Retention involves examining the profitability of your partners.
Obviously, most partners prioritize the relationships that are profitable. However, if a partnership is no longer profitable, then you can implement strategies to ensure both sides are earning money.
Partner commitment in difficult times
The partner commitment model was created by Patrick Leoncini. It includes five stages which explain how businesses can motivate partners to commit in difficult times (i.e. recession, economic slowdown)
Here’s an in-depth explanation of each stage:
- Trust (show vulnerability) – have meetings with partners and reassure them that you’ll be surviving tough times (i.e. recession) together.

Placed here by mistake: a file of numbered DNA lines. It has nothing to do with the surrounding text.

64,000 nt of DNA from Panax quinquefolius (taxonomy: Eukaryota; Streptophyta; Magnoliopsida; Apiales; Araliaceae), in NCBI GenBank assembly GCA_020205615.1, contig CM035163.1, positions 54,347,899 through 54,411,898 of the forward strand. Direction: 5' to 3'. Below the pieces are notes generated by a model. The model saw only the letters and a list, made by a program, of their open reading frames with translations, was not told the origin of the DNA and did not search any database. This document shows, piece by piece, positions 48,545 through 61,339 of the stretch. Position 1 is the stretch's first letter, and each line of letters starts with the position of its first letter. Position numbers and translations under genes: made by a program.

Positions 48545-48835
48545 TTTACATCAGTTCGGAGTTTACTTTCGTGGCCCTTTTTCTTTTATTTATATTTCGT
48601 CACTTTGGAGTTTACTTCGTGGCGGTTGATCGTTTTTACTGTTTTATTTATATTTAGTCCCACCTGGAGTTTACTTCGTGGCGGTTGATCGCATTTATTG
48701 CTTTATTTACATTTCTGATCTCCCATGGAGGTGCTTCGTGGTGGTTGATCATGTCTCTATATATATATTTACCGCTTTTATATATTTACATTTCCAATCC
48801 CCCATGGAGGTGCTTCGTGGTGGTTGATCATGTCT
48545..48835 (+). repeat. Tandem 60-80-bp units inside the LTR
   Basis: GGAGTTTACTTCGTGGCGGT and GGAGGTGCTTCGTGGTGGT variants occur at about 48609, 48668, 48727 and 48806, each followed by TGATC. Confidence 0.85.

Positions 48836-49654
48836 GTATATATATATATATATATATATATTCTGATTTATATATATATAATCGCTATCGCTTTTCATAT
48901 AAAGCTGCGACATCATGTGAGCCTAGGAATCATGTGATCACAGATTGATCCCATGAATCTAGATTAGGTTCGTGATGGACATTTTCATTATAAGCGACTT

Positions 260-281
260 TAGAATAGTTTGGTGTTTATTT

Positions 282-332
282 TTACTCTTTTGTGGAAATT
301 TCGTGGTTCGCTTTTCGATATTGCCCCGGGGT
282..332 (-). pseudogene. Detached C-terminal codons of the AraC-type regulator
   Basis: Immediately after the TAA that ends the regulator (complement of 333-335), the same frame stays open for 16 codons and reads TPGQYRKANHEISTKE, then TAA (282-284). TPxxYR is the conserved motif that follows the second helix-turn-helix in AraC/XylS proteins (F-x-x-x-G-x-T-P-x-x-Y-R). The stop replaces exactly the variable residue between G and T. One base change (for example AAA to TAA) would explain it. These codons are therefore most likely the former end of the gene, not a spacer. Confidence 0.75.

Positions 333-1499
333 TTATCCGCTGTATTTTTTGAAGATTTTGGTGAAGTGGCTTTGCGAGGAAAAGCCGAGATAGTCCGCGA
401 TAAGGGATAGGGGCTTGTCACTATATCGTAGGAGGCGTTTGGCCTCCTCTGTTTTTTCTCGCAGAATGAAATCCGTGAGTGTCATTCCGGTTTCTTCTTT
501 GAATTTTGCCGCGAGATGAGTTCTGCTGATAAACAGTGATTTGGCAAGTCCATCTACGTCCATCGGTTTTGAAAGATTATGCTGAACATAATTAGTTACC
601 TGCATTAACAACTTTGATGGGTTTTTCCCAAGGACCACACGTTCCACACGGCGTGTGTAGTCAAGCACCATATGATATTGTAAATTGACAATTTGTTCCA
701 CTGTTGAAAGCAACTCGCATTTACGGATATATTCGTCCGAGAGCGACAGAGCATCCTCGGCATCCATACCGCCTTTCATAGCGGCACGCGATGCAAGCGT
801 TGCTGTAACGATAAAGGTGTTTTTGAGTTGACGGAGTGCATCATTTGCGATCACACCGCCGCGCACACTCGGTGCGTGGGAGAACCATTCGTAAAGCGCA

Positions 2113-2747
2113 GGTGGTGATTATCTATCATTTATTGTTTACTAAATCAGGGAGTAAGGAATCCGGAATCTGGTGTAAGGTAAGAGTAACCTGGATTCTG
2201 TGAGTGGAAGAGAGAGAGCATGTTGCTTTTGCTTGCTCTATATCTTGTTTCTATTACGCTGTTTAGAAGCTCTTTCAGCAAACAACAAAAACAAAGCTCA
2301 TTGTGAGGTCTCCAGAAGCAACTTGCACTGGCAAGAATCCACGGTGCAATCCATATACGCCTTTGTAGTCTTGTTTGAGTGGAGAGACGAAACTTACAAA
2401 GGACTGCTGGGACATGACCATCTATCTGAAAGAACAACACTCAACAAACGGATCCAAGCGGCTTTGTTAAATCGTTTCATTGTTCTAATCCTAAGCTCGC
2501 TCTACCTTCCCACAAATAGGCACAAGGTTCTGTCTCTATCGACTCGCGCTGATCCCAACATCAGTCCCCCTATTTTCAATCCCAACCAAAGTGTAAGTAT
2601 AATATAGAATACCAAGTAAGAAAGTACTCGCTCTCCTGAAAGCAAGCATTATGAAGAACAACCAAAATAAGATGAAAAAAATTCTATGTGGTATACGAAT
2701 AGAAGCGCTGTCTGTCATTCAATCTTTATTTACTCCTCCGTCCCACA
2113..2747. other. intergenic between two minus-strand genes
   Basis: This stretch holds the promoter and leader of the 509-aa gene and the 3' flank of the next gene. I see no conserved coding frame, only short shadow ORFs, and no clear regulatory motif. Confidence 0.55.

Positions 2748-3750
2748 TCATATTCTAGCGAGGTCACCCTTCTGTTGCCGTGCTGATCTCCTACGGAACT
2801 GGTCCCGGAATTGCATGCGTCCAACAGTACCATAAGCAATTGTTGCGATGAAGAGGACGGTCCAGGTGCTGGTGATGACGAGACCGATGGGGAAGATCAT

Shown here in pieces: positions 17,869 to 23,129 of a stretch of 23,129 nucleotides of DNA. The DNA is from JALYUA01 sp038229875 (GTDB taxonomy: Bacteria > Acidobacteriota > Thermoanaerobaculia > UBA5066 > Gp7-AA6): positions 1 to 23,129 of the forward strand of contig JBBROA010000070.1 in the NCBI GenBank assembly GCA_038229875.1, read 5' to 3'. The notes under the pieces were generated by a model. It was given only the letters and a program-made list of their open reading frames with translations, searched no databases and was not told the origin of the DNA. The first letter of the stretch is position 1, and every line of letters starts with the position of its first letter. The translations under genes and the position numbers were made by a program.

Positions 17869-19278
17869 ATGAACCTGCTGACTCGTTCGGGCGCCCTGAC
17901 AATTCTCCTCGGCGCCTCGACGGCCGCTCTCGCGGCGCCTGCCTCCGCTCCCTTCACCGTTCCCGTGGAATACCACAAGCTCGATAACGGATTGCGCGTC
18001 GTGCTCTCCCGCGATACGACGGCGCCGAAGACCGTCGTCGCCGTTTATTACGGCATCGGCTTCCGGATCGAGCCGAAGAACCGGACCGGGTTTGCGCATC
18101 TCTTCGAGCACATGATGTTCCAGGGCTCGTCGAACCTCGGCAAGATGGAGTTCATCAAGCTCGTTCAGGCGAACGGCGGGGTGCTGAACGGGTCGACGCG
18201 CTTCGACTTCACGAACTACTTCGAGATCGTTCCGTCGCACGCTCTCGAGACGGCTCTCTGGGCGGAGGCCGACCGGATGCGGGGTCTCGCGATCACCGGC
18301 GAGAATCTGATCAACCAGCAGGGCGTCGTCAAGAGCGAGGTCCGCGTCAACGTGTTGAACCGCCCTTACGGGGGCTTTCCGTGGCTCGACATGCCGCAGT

- Fear of conflict (dare to talk) – let partners know what’s on your mind, even if it may risk conflict.
- Lack of commitment (dare to ask) – Upon making a commitment, channel account managers must ask what you need from them.
- Avoidance of accountability (confirm what you discussed) – partners must hold each other accountable for activities that were agreed upon.
- Inattention to results – communicate results and follow-up on your partnership. Use email or Zoom to follow-up with partners about your discussions.
How to communicate with partners?
Now that you know how to instill committee, the next challenge is communication.
A channel sales managers’ job is to help their business stand out amongst their partners’ many business relationships.
A good tip is to communicate through the pyramid principle way. Start with your situation, explain your challenges and transition to your message or question.
Here’s a real-life example of how it works:
Here’s how you can apply this pyramid principle in your emails.